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HIV and AIDS Immune System Infection Protection Infectious Disease

HIV Atlas Escape Route May Lead To Vaccine

1 year, 7 months ago

3965  0
Posted on Feb 05, 2019, 9 p.m.

The HIV virus mutates in order to evade broadly neutralizing antibodies making it difficult to prevent and treat HIV infection. Fred Hutchinson Cancer Research Center scientists have constructed an atlas of HIV mutations which may provide insight to boost ongoing searches for effective vaccines.

The HIV envelope is a layer of glycoproteins that shuttles the virus into host cells and interact with antibodies even in areas the antibodies can’t reach, the team showed that mutations occur in the envelope, findings were published in the journal Immunity.

The viral envelope has been focussed on by researchers working towards developing vaccines and treatments, studying the sites where outside proteins interact with neutralizing antibodies; some vaccines have been developed aimed at triggering broadly neutralizing antibodies with limited success. During immunotherapy clinical trials there has been viral escape from each antibody, it is important to understand how escape occurs.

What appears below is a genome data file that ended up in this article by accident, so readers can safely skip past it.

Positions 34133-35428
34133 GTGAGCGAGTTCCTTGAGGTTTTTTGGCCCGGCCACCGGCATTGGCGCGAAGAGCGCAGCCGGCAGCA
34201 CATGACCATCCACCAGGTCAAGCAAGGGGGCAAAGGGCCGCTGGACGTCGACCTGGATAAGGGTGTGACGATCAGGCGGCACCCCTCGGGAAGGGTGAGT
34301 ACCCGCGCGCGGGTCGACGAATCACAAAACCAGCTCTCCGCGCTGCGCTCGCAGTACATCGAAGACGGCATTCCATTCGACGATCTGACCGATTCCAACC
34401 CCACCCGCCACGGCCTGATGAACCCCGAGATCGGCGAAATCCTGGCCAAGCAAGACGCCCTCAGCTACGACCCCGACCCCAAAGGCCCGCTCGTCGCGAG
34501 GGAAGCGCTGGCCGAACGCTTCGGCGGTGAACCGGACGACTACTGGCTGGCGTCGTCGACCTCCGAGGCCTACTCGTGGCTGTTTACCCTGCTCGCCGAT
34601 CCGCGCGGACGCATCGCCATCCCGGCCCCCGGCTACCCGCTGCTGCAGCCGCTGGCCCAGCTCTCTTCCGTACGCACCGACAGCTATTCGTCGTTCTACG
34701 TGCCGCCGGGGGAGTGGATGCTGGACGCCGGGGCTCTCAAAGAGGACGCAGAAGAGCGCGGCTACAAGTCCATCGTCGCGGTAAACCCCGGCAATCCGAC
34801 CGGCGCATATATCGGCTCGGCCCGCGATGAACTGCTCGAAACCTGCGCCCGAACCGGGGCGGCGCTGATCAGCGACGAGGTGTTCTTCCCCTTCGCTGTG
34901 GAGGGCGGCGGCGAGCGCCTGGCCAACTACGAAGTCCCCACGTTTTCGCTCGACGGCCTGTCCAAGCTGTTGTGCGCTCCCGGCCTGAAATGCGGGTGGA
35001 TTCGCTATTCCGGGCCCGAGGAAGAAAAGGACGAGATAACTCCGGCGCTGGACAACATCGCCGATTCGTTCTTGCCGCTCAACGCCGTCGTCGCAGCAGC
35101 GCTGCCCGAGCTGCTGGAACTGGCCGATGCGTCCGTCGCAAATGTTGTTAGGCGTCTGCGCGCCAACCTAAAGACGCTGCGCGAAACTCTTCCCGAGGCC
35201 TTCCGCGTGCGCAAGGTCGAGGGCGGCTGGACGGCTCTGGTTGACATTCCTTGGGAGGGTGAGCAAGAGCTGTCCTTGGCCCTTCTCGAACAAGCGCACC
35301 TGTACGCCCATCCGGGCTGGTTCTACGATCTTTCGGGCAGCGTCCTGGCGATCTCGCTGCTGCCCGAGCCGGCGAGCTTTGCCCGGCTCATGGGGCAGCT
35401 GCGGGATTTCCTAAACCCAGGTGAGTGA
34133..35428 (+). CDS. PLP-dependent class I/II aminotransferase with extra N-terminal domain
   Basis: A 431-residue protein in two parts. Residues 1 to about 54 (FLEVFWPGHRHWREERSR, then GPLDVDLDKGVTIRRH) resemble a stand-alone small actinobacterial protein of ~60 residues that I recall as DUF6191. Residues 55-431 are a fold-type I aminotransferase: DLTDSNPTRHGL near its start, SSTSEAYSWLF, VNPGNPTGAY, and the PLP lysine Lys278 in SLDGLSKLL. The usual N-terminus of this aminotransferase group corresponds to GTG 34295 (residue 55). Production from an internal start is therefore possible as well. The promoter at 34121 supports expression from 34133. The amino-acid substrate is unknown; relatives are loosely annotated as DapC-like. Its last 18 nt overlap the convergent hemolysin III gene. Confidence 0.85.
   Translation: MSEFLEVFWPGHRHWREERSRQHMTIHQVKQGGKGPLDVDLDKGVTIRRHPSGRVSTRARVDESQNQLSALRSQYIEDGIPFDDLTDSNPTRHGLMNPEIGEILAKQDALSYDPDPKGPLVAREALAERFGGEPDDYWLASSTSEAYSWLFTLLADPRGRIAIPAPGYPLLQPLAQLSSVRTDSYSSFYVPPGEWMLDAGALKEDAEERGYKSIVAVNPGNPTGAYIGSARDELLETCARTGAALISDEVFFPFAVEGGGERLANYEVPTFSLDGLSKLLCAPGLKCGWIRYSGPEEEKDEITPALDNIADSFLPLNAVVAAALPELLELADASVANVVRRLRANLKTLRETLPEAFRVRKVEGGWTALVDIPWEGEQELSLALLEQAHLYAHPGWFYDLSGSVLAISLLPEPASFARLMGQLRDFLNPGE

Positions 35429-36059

The team focused on functional epitopes which are the areas of neutralizing antibodies that affect their ability to block HIV; deep mutational technology was used to scan and create a library of viruses with all possible mutations that can occur in the gene that encodes HIV’s envelope protein.

Running all the mutated viruses through a series of broadly neutralizing antibodies the team observed how each mutation affected their ability to escape immune attack; further investigation pinpointed areas of the structural epitope that contribute to neutralizing antibodies ability to block HIV, according to the team.

The team believes their atlas will assist researchers to design therapeutics by choosing antibodies for which HIV has limited escape routes; and the technique may be applied to other viruses which are also the subject of research centered around developing vaccines that trigger broadly neutralizing antibodies; as the atlas allows for better understandings of the relationships between function and structure of epitopes.

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